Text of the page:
One of the Jane Austen Society’s main aims is to foster the appreciation and study of the life, works and times of Jane Austen and the Austen family. The Society is always keen to deliver talks to meet this aim.
If you would like to arrange a speaker to come and talk to your group, please contact us at firstname.lastname@example.org. It would be very helpful if you could include the name of your organisation, the venue, your preferred date and time of day for the talk, and the duration of your meeting.
Talks are usually illustrated and generally last from 45 to 75 minutes. There is no speaker’s fee, though reasonable travel expenses may be requested. Donations to the Society are warmly welcomed.
Our speakers are based in: Bath, Berkshire, Cambridge, Cardiff, Devon, Co Durham, Fife, Hampshire, Kent, Staffordshire, Sussex, Wiltshire and Yorkshire. Most are willing to travel, so if your area is not named, please enquire.
A diverse range of groups have enjoyed our talks. These include public and independent libraries, U3A, WEA, Local History Societies, Ladies Probus Clubs, York Museums Services, Literary Festivals, Inner Wheel, GCSE and A-level students, University Arts Cafe, Local Lecture Groups, National Trust, WI, Countrywomen’s Association and various retirement groups.
These talks can be adapted to suit individual needs. Please click on the talk title to reveal a description of its content:
Divided into two parts, covering first, Jane Austen the woman, her life and family, followed by a look at her Works, focussing on the writing and the publication, and some of the anecdotes attached to them.
This covers the development of the novel and Jane Austen’s role in it, together with the comments of 19th-century writers on Jane Austen. It offers some evidence of her influence (or lack of it) on some of these writers.
Another talk in two parts. The first takes a general look at marriage in the 18th/19th century from a woman’s standpoint, but with particular emphasis on women of Jane Austen’s own class. In the second part, the talk looks at the marriages within the six major novels; those existing at the start, those formed during and those formed at the end of the novels.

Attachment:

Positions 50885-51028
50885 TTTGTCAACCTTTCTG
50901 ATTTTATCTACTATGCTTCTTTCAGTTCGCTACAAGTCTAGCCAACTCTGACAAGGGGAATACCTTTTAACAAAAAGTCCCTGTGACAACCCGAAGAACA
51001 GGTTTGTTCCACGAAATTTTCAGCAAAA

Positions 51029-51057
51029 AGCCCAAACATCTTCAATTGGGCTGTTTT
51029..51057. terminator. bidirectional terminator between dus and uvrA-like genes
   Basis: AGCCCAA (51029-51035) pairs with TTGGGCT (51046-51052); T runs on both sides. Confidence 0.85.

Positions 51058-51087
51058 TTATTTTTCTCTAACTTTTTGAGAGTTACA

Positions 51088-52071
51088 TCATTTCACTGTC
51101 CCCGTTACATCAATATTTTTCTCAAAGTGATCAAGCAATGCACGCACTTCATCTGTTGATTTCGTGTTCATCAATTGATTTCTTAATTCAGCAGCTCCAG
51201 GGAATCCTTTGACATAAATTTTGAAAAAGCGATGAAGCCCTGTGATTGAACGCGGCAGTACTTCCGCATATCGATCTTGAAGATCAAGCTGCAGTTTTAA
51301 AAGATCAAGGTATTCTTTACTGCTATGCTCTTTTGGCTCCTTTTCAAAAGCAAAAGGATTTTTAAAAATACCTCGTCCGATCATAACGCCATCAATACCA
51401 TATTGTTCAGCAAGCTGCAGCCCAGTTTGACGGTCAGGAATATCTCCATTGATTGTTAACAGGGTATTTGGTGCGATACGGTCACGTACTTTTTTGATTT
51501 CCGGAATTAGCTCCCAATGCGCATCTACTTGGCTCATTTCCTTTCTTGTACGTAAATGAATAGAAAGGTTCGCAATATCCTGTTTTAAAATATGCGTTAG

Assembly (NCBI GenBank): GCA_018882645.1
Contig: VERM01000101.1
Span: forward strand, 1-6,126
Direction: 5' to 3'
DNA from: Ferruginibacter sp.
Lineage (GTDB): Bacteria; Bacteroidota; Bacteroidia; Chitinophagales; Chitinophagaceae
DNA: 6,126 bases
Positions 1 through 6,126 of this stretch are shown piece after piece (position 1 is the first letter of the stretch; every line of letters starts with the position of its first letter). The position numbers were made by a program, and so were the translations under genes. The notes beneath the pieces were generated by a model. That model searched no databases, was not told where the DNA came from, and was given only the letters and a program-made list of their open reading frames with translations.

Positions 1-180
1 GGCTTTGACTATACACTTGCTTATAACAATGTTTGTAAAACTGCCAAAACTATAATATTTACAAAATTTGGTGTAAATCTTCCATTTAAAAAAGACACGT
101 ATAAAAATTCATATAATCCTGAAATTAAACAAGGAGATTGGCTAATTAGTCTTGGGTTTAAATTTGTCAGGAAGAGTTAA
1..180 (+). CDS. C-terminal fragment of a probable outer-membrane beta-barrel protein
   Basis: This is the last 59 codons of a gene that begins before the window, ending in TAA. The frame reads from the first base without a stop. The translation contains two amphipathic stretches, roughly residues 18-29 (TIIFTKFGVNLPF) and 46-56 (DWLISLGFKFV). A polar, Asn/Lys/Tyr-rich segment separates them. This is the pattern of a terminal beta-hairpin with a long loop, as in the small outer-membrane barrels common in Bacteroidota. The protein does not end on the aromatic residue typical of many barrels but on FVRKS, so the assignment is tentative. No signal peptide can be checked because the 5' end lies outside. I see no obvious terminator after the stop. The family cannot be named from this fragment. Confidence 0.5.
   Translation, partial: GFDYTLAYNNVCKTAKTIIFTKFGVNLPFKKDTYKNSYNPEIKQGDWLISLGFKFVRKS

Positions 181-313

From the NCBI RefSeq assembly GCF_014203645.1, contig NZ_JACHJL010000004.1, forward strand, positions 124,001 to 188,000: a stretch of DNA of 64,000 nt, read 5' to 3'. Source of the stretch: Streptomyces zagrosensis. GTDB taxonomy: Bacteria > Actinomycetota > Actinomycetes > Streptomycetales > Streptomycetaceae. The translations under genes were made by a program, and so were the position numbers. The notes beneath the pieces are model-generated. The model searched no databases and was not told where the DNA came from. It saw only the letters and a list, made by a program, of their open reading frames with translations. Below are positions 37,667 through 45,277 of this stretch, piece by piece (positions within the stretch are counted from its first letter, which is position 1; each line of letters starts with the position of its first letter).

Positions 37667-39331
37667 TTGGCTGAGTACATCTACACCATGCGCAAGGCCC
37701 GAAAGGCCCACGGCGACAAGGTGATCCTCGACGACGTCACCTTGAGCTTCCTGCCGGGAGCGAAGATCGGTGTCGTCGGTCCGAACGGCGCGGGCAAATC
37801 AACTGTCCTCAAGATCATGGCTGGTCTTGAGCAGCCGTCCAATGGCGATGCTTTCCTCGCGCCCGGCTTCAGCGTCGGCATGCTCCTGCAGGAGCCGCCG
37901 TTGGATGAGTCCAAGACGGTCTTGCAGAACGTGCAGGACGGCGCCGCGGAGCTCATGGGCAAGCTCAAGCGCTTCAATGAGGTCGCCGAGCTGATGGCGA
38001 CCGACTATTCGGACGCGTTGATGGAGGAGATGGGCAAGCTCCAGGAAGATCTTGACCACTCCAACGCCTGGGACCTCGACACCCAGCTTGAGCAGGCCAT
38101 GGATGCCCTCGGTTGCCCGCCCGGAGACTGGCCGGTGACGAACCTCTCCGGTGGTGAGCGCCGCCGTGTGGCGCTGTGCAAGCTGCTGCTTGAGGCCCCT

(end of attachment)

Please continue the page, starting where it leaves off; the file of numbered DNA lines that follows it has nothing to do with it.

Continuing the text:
Jane Austen wrote about women: women of all ages, social status, wealth and marital status. This talk looks at representations in the novels of two types single woman – widows and unmarried ‘ladies of a certain age’ – and how Austen uses her fictional women to comment on the lives of women in reality.
This talk focuses on the fathers of the brides in the novels: what they have in common; their individual characteristics; the importance of the part each one plays in the respective novel; and which would provide the most agreeable company.
This talk looks initially at the place of women in society. From there, it moves on to representations of women in the novels Jane Austen might have read, and how her heroines were different, illustrated by an analysis of the women in Sense and Sensibility.
This talk seeks, first, to answer the question as to why Pride and Prejudice is the most popular Austen novel. It then asks whether the half-recalled Mr Bennet of popular memory – the agreeable old cove given to gentle raillery – is an accurate reflection of the Mr Bennet of Jane Austen’s creation.
This talk addresses three questions. Is it right to describe Mansfield Park as Jane Austen’s most profound novel? If it is, why does it not enjoy greater regard? Further: if it is, why do so few readers like Fanny Price?
Jane Austen created seven diverse heroines – none more than Fanny Price and Emma Woodhouse. Whereas Fanny is mostly passive, and sometimes absent from the scene in Mansfield Park, Emma dominates her novel. She is always present; she doesn’t just experience events, she shapes them.
This talk addresses three questions. What is it that makes Jane Austen’s novels so special? What is it that makes her so popular today, more than 200 years on? What of the lady herself – do we know her as well as we think we do?
This talk offers a new perspective on Emma, seeking to look at the story through the eyes of Jane Fairfax. It asks (i) why Jane should have been the heroine of a novel; why she could not be the heroine of a romantic novel; (iii) why she was not the heroine of this particular novel.
This illustrated talk follows a circular walk around the centre of Tonbridge with many associations with the Austens, including Tonbridge School where Jane’s father was both student and master, Tonbridge Parish Church where George’s parents are buried, and links with Jane’s great grandmother Elizabeth Weller, born and brought up in Tonbridge.